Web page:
The tile plastic tile felt cold and unwelcoming against my small, dirty feet. I hung my tiny body from her legs and stayed silent. I knew from experience that for my mother, the best thing to do was wait until she was ready to speak. It felt like hours before she finally looked down at me, a sad smile on her face. Her tears made paths from her eyes, over her cheekbones and rolled down under her chin. My eyes made their way up her face and was greeted with the horror of a bloody, ugly, swollen, gash above her eyebrow that was slowly trickling blood. I remember crying. Crying large, hot tears that left salt trails behind. My young self felt my mother’s pain like a shot to the chest. I was smart enough to realize, this was no softball injury. This wasn’t some accident our family could look past like it was a small debacle. That night, the girls slept in one room and the boys in the other. Separate but in equal amounts of pain.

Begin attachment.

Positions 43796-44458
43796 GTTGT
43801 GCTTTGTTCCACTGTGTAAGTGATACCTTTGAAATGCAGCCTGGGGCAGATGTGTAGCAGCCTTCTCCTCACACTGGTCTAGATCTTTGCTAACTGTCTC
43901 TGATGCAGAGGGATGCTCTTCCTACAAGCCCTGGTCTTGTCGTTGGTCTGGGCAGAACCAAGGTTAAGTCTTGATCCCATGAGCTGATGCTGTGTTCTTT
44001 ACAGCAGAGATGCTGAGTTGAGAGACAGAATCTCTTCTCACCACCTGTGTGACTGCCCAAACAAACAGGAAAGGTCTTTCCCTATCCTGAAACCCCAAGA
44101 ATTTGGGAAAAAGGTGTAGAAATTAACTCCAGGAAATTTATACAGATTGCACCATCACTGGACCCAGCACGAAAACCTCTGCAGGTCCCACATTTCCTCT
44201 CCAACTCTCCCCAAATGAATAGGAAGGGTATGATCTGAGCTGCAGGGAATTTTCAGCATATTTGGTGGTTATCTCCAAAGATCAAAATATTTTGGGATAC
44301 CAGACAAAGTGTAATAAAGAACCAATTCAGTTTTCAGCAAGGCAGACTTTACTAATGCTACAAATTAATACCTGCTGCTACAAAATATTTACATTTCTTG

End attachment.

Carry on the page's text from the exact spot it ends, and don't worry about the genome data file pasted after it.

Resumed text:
A few months later, we sat outside a courtroom, holding our Aunt’s bony hand. Our Aunt kept saying over and over, “Nothing’s going to change, everything’s going to be fine.” The judge’s gavel rattled our lives forever that day. My father walked away with once a week visits and he left my mother with too many emotional scars to recover